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Pretty similar are
Verconia laboutei which has no large opaque white spots on rhinophores and gills, and lacks large obvious glands on the mantle,
Diversidoris crocea which has a whitish submarginal band and yellowish-green rhinophores and gills and
Diversidoris flava which has an orange-red mantle border and yellowish-green rhinophores and gills.
This species was misidentified and posted on 7 July 2003 at these websites as Noumea laboutei Rudman, 1986.
The discovery by Rüdiger Bieler that the generic name Noumea was first introduced by Fauvel (1874) for a beetle means that the subsequent introduction by Risbec (1928) for a nudibranch is invalid. Therefore the next available generic name has to be used for the genus of nudibranchs, and that
is Verconia Pruvot-Fol, 1931.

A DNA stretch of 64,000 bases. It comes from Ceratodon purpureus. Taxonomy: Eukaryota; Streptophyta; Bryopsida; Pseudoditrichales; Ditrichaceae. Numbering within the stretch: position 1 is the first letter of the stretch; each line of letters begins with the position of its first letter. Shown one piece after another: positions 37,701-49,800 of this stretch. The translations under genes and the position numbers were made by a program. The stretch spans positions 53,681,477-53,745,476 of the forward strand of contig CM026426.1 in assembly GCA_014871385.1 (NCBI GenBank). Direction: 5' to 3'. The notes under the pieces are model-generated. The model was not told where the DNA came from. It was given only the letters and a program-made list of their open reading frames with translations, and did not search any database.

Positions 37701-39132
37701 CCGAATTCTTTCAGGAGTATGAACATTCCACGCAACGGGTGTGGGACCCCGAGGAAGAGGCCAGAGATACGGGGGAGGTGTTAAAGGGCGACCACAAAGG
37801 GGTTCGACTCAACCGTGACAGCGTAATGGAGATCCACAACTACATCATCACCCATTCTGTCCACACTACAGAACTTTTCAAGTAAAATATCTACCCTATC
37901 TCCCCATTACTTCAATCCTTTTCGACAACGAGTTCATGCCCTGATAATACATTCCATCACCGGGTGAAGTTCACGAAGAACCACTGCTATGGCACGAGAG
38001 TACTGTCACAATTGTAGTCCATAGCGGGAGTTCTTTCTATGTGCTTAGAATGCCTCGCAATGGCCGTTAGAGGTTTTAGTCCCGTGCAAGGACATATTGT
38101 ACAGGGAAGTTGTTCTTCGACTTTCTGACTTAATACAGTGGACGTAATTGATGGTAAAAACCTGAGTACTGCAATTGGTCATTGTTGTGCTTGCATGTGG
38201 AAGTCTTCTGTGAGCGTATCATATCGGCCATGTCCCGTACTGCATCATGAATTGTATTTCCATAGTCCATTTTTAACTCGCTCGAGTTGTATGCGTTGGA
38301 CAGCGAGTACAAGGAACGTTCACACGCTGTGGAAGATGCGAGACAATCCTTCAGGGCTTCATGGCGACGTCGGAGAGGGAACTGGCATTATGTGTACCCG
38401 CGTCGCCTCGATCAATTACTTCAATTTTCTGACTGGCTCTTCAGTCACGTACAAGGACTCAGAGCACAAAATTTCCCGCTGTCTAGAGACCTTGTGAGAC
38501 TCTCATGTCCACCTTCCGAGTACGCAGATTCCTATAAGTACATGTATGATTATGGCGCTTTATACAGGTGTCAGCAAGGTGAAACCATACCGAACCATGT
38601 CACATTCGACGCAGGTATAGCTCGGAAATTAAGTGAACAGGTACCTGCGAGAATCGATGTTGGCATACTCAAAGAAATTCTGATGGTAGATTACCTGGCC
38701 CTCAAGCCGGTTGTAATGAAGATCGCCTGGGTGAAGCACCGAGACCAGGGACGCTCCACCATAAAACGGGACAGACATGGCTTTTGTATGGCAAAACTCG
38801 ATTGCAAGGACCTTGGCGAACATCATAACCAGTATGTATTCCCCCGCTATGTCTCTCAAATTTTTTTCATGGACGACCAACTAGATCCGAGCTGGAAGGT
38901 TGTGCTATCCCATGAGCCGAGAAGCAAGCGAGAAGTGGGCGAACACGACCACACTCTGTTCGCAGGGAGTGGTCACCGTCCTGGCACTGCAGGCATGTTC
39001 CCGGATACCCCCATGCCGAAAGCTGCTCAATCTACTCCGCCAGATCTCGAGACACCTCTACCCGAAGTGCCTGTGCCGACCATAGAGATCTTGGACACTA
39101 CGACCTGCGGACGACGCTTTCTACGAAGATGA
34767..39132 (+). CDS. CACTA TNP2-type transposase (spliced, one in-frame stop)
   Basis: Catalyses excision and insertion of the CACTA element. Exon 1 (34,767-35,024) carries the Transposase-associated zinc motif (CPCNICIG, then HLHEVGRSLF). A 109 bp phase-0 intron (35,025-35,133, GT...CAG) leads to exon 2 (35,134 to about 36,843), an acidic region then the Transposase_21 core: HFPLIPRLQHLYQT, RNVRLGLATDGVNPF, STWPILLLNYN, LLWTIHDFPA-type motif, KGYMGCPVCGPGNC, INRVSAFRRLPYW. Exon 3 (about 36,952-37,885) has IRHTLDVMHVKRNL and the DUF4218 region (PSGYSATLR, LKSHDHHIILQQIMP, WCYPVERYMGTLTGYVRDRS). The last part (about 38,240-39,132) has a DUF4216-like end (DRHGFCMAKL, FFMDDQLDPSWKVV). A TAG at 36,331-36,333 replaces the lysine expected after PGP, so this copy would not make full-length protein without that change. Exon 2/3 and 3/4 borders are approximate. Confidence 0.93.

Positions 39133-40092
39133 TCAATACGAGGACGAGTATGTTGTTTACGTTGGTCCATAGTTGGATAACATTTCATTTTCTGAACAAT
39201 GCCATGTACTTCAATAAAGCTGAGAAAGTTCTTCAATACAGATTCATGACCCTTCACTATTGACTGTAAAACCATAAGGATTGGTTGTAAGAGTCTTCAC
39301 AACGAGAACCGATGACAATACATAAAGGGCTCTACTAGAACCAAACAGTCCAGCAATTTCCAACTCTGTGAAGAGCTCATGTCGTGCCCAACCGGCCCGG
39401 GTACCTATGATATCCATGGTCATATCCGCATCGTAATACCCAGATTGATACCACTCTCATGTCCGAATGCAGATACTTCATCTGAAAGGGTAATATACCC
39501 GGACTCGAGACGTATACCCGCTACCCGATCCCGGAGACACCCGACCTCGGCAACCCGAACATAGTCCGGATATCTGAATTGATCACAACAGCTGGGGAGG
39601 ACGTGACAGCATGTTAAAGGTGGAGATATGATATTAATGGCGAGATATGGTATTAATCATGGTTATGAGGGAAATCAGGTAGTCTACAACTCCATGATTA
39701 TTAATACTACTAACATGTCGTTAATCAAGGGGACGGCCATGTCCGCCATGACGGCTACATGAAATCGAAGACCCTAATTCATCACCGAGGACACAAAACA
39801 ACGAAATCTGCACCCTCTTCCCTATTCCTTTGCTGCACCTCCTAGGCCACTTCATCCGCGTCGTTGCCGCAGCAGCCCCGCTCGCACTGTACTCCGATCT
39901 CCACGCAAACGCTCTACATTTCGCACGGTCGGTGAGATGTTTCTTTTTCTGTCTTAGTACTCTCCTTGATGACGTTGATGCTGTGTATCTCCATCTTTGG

I changed it on 2 February 2016 into Verconia laboutei (Rudman, 1986) [Noumea].
I realized that this species is as Noumea sp. 5 in Gosliner et al. (2015), page 245, and Dr. Richard C. Willan confirmed this identificattion.
I changed it on on 7 July 2018 into Verconia sp. 01 Genus: Pruvot-Fol, 1931.
There seems to be only one picture of the real Verconia laboutei (Rudman, 1986) online, that is the picture of the holotype at the Sea-Slug Forum.
Bieler, R.; Bouchet, P.; Caballer, M. (2015). Verconia Pruvot-Fol, 1931. In: MolluscaBase (2015). Accessed through:
World Register of Marine Species at http://www.marinespecies.org/aphia.php?p=taxdetails&id=533937 on 2016-02-02.
Gosliner, T.M, D.W. Behrens & Á.Valdés. 2015. Nudibranch & Sea Slug Identification Indo-Pacific.
New World Publications Inc. Jacksonville, FL. 408 pp.
How to cite:
Köhler, E. (2019), published 5 January 2019, Verconia sp. 01 Genus: Pruvot-Fol, 1931
available from https://www.Philippine-Sea-Slugs.com/Nudibranchia/Doridina/Verconia_sp_01.htm